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5 Steps to Understanding Your Scene as a Teen Actor

5 Steps to Understanding Your Scene as a Teen Actor
Photo Source: @willduncan via Twenty20

Every scene you play as an actor, no matter how old you are, will require a deep understanding from you. You need to understand who the character is, what the context of the scene and larger story is, and countless other aspects of the scene that will make your work on and with it shine. 

In our opinion, there are five steps you need to take to truly understand a scene. To help walk you through and illustrate them, let’s use the following scene scenario as a setup for the five steps that will help you work on your character and the scene: You are a 17-year-old whose mom has just returned from three months at a drug rehab facility. You’ve been living with your dad while she was getting help and even though she’s back home and clean, she is still struggling and not the fully-recovered mom you hoped to find.  

Step 1: Determine the given circumstances.
The given circumstances are what you know from the text based on what the writer has told you with his or her words. Your mom has been in rehab detoxing from drugs. You have been living with your dad while she was away. Now that she is home, you’re getting used to what life is like with a recovering, struggling parent.  

Step 2: Find your deep wish.
Also known as your objective, this is what your character needs to happen. In the above scene, your deep wish is to have your mother be the role model you always wanted and be a loving, protective, participating parent. You have been without this your whole life and have suffered greatly.  

READ: What ‘Raise the Stakes’ Really Means for Actors

Step 3: Identify the opponent or obstacle.
Internal or external, this is something that gets in the way of you getting what you want. In life, we don’t always have an obstacle but in acting, there must be one to create the struggle. If it’s too easy to get what you want without a fight, there’s nothing interesting happening. The obstacle in this scene could be that your mom is in too much pain and not willing to get well right now.

Step 4: Personalize.
Now that you have your identified your deep need and discovered what’s in the way of achieving it, you’ll need to personalize the situation to make it true for you. Begin this process by looking at the character’s situation and asking what might be going on in your life that could lead to a similar problem or challenge to overcome. What you choose to work with can be imaginary/fictional, but the meaning must hold true.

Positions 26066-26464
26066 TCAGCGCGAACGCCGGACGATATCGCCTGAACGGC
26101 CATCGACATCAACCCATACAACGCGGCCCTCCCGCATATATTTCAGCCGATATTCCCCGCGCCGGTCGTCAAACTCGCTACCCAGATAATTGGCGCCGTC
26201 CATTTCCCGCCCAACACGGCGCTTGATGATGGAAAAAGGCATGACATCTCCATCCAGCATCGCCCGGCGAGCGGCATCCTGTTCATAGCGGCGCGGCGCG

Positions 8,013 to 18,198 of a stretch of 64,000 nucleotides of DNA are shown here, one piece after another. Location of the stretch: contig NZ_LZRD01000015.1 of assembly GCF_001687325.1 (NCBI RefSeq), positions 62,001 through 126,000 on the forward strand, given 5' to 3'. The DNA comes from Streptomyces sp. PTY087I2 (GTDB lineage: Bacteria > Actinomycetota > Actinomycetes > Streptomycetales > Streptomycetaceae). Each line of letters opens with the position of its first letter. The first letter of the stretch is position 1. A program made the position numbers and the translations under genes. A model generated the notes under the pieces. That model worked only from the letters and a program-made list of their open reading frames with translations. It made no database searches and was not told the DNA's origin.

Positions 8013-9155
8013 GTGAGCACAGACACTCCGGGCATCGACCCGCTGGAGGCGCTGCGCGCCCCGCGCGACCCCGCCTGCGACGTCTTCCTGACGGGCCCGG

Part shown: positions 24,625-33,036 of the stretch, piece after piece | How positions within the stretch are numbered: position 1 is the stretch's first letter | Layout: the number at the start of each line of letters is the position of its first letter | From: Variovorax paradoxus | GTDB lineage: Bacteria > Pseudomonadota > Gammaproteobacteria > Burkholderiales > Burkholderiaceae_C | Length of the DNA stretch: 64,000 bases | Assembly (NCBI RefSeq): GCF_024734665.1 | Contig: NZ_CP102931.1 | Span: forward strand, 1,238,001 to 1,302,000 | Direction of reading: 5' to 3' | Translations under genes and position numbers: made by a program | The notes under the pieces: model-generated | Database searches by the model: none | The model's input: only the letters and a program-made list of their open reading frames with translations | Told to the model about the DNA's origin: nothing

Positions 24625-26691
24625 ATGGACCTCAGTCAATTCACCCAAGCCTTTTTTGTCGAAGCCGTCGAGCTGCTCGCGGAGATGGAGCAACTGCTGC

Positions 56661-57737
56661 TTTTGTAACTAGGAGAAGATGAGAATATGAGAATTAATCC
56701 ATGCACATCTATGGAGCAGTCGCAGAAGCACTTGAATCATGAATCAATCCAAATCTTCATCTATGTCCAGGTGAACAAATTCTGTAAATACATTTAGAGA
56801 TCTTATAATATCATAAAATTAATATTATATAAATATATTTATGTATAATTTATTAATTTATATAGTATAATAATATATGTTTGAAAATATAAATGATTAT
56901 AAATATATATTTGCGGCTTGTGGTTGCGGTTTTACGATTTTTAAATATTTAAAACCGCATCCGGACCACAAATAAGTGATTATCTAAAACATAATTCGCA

Step 5: Now do. 
the most vital part. Acting is doing. What are you going to do to get what you want? Perhaps you beg and plead with your mom to stop using drugs. Maybe you start parenting your mom in a role reversal to get your—and her—needs met. It’s in this doing, this action, that you become a compelling actor. 

Denise Simon is a New York-based acting coach, Backstage Expert, and author of “Parenting in the Spotlight: How to raise a child star without screwing them up.” She is also the co-founder of Teen Acting Revolution,   the new online acting training program and membership club for Teen Actors. Learn more at For more information, check out Simon’s full bio

Larry Silverberg is one of the world’s foremost authorities on the Sanford Meisner technique of acting and an internationally acclaimed author. His newest book, “Winning Your Acting Auditions,” features 50 original monologues written for high school and college actors. In addition to being one of the most published acting coaches in the world and an award-winning actor/director, Larry is also the Master Teacher of Acting and Full Professor at renowned Shenandoah University Conservatory of Theatre. Larry is also the co-founder of Teen Acting Revolution, the new online acting training program and membership club for Teen Actors. Learn more at

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The views expressed in this article are solely that of the individual(s) providing them,
and do not necessarily reflect the opinions of Backstage or its staff.

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